by Katherine Langdon

Since the summer of 2010, NCPTT has been actively researching the removal of crude oil from objects and sites of cultural significance, such as Fort Livingston. This 19th century coastal fort on Grand Terre Island, Louisiana, was badly contaminated by the 2010 Deepwater Horizon oil spill. Our scientists visited the site twice last year to perform some preliminary studies on oil removal, and this summer I have been continuing with research on removing weathered oil from historic brick. The goal is to find a cleaning method that effectively strips the oil from the masonry without causing additional harm to either the structure or the environment.

Historic brick is much more fragile than most modern brick because it was fired to a lower peak temperature, leaving it softer, more porous, and more prone to environmental damage than higher-fired, vitrified brick. Crude oil presents a triple threat to historic brick because it mars the appearance, traps moisture (encouraging mold and salt crystal growth), and contains acidic chemicals (and so will corrode lime mortar, which is basic). Thus it is important to find a way to remove the oil quickly and efficiently while keeping the following goals in mind: the cleaning method must not be acidic (i.e., it must have a pH of 7.0 or higher), must not leave a water-impermeable residue, and must not abrade or discolor the brick.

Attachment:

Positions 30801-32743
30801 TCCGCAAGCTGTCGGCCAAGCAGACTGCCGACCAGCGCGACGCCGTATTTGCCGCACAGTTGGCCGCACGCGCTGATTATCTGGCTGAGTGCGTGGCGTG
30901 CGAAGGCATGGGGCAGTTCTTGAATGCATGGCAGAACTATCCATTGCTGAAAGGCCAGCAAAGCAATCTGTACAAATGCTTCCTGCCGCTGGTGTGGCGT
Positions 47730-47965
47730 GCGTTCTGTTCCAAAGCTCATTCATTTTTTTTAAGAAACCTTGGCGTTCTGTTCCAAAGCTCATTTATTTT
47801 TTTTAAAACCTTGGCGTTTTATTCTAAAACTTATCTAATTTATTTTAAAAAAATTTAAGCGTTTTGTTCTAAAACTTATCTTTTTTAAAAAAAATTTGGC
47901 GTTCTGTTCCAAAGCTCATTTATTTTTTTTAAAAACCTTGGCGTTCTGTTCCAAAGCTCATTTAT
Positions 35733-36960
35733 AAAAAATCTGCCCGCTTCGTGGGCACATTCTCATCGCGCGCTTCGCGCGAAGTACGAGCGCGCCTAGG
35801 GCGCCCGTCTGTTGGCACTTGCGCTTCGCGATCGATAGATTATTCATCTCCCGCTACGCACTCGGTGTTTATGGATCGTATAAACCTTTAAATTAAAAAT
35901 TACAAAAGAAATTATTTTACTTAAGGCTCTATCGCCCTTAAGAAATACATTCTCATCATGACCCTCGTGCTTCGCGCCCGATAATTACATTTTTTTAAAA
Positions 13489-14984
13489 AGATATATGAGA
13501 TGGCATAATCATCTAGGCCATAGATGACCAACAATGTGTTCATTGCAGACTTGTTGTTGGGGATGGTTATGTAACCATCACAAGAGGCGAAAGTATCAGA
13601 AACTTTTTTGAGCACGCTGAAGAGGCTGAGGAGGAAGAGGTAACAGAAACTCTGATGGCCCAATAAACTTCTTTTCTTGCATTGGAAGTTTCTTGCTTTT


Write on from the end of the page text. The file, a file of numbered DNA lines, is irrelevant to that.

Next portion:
Test cleaning at Fort Livingston

Katherine Langdon at Fort Livingston testing cleaning methods on oil-contaminated bricks, July 2011.

Poultice removal at Fort Livingston

Scientists removing a clay poultice from a test brick-- this product seems to be working!

 

 

 

 

 

 

 

 

 

In the lab I am using historic bricks from Atlanta, Texas, which are similar to the bricks at Fort Livingston. These samples are soaked in salt water, coated in crude oil, and put through accelerated weathering to simulate the conditions of historic bricks along the coast. This week, the samples came out of the QUV accelerated weathering tester. I will begin the cleaning stage of the experiment to compare many products that meet our requirements. Recently we tested many of them on-site at Fort Livingston for comparison to the lab samples, and some of them did quite well! The final research and findings will be published on the NCPTT website in a couple of months.

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